In Norse cosmology, Niðavellir (anglic. as Nidavellir; probable compound of O.N. Nið - "new moon", "the wane of the moon" (perhaps related to niðr - "down") + Vellir (pl. of völlr) - "fields": Dark Fields, Downward Fields), also called Myrkheim (Myrkheimr, O.N. compd. of myrkr - "darkness" + heimr - "home": the world of darkness, Dark Abode),[1][2] is the home of the Dwarves.[3]

Völuspá edit

It is mentioned in the Völuspá:

Stóð fyr norðan, / á Niðavöllom / salr úr gulli / Sindra ættar

(Stood to the north, a dark field, Halls of gold, Sindri's Clan,").

One interpretation of the above verse would read like this:

Before you reach the north (Niflheim being the world furthest to the north), A dark dwelling stands (The dwarf world), In halls of gold, Sindri's bloodline lives.

Sindri was a famous dwarf. And ættar means bloodline, or in this case most likely kin or tribe.

Niðavellir has often been interpreted as one of the Nine Worlds of Norse legend. The problem is that both Niðavellir and Svartalfheim are mentioned, and it is unclear if the sixth world is a world of dwarfs or one of black elves.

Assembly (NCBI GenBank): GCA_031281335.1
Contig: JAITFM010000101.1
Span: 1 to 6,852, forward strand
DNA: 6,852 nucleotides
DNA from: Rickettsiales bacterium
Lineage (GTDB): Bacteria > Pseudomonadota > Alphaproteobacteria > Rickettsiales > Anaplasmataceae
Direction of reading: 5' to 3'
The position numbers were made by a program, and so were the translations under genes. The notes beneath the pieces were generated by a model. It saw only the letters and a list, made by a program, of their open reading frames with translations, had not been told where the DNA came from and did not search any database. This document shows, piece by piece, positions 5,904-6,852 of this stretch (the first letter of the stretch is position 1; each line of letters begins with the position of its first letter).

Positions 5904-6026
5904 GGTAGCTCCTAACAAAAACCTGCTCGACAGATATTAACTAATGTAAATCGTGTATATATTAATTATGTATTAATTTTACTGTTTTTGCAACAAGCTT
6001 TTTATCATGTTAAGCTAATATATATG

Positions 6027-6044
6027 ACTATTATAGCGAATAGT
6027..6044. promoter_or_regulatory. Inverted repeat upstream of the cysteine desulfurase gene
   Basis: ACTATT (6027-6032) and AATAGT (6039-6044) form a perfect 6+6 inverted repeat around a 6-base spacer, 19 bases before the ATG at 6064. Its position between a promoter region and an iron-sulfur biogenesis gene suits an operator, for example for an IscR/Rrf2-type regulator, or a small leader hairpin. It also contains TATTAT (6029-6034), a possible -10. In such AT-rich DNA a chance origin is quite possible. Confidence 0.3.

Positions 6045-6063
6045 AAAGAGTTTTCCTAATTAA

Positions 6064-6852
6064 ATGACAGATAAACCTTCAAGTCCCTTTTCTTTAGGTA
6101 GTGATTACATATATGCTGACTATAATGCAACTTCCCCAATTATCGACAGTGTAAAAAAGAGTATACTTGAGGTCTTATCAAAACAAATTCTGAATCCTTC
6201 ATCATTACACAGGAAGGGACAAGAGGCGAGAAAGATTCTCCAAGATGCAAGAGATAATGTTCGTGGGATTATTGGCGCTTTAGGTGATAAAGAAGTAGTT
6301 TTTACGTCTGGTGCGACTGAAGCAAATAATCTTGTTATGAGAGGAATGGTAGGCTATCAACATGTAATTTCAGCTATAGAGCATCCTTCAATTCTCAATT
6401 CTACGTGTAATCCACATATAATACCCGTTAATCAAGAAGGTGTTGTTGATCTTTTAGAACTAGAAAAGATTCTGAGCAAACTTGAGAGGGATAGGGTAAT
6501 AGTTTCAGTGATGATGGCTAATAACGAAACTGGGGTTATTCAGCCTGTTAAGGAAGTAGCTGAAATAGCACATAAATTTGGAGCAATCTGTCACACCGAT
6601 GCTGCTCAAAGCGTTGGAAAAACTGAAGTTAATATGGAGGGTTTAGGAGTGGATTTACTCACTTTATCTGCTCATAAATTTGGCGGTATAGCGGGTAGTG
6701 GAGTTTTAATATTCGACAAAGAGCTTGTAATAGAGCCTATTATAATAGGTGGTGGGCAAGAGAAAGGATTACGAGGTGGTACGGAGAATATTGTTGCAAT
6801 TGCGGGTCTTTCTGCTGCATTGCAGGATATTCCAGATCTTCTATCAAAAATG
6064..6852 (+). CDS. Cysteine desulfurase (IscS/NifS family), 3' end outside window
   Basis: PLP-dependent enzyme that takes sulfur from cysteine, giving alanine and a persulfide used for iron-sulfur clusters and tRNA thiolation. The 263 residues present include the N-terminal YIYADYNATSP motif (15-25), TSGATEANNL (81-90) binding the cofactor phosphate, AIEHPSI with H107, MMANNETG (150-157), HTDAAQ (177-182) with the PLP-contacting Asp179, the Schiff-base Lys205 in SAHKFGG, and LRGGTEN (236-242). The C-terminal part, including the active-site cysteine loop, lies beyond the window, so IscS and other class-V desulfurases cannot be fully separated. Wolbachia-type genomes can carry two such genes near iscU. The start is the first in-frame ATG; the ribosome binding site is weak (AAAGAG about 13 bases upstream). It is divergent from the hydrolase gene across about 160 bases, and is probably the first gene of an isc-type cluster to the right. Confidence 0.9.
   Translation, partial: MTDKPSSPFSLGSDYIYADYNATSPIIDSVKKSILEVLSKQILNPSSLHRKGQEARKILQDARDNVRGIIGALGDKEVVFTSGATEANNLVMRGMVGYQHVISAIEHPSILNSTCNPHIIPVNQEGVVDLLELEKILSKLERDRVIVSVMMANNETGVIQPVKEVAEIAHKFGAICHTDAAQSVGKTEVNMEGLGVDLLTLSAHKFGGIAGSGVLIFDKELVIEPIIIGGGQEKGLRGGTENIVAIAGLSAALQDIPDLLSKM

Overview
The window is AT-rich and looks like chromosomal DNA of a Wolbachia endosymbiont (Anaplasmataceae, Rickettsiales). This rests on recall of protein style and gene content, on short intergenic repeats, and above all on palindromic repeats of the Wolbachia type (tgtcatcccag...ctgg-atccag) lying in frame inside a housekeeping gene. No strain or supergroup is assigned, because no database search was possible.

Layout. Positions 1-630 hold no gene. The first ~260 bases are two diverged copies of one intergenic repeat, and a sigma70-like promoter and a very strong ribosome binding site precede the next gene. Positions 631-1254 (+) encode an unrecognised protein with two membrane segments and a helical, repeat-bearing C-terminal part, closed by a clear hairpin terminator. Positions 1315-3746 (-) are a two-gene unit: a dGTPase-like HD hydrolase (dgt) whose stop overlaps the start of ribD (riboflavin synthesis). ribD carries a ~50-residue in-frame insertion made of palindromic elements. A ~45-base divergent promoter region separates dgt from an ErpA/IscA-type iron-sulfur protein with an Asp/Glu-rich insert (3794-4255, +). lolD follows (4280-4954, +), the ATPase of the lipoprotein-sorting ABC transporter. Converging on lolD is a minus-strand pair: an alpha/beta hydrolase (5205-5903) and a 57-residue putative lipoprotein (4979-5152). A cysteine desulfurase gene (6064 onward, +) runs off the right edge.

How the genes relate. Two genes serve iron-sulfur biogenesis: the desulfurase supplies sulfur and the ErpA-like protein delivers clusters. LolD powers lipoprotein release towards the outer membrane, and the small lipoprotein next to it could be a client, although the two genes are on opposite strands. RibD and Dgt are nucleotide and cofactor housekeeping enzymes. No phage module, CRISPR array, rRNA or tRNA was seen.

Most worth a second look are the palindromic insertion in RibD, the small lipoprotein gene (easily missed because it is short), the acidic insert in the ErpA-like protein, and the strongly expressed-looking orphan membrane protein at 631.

The dwarfs' world is mentioned in the Prose Edda by Snorri Sturluson as Svartálfaheimr.

See also edit

References edit

  1. ^ McConnell, Winder. "The Nibelungen Tradition: An Encyclopedia" Routledge, Sept. 5, 2013. pg. 101
  2. ^ Hollander, Lee M. "The Poetic Edda: Volume 1" University of Texas Press, March 1, 2010.
  3. ^ Nidavellir (AncientWorlds LLC) Archived 2011-12-31 at the Wayback Machine

Other sources edit

  • Faulkes, Anthony (trans. and ed.) (1987) Edda of Snorri Sturluson (Everyman's Library) ISBN 0-460-87616-3
  • Lindow, John (2001) Handbook of Norse mythology (Santa Barbara: ABC-Clio) ISBN 1-57607-217-7
  • Orchard, Andy (1997) Dictionary of Norse Myth and Legend (Cassell) ISBN 0-304-34520-2
  • Simek, Rudolf (2007) translated by Angela Hall. Dictionary of Northern Mythology (D.S. Brewer) ISBN 0-85991-513-1

External links edit